I've long thought there's a literacy crisis - or at least a writing crisis. After reading Gee, though, I'm not sure if what I'm seeing is a "crisis," or if instead my own perceptions of writing are simply coloring the ways in which I see people "succeeding" according to my own personal expectations.
Tuesday, March 26, 2013
Tuesday, March 5, 2013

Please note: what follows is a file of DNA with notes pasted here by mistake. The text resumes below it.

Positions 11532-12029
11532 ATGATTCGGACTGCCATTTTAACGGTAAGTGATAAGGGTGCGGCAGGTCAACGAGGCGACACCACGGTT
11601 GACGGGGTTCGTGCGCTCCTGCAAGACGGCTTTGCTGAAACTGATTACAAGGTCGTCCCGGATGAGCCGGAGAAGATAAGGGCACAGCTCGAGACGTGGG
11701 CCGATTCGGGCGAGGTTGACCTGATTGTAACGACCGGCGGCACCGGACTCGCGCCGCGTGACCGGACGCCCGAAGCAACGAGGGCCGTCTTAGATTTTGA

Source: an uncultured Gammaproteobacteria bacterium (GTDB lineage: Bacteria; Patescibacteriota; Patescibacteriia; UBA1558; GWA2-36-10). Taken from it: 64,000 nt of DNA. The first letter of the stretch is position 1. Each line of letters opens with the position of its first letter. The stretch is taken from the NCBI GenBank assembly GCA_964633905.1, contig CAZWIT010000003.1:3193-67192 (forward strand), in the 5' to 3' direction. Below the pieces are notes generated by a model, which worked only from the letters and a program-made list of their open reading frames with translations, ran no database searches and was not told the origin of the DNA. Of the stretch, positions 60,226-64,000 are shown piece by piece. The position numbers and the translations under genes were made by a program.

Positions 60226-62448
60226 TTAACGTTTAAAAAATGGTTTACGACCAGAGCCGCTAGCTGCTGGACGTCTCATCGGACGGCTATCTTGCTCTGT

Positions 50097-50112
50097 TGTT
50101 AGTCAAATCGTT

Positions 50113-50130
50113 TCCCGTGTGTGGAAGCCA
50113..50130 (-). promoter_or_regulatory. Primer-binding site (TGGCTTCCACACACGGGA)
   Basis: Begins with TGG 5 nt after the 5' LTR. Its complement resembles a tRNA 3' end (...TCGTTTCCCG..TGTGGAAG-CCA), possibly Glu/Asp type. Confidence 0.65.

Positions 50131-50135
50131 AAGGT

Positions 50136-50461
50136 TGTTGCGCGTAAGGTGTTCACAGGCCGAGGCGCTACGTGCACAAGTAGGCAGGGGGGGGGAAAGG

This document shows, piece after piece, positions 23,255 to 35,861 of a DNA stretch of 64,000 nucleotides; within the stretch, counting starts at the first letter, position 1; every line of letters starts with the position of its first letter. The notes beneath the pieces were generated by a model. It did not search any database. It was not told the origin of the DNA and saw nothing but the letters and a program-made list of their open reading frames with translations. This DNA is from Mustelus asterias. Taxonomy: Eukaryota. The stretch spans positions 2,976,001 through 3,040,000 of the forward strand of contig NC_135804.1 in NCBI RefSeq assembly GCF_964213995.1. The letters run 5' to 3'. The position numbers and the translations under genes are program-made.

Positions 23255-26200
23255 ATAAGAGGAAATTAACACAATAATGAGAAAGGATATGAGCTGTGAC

My first question, upon starting the Lillis article, was to wonder how ethnography could be considered "deep theorizing," or why it would be considered a "methodology" instead of simply a "method" of research. For me, preparing for my teaching internship in the fall, ethnography has been one of those data-gathering approaches I've considered and nearly discarded. It's complicated, it brings up additional ethical issues, and it can make it more difficult for an IRB to get approved. With today's readings, though, I'm seeing that ethnography represents more than simply a means of gathering empirical data, but also an overall attitude regarding what constitutes data within the larger question regarding the importance of context in writing research.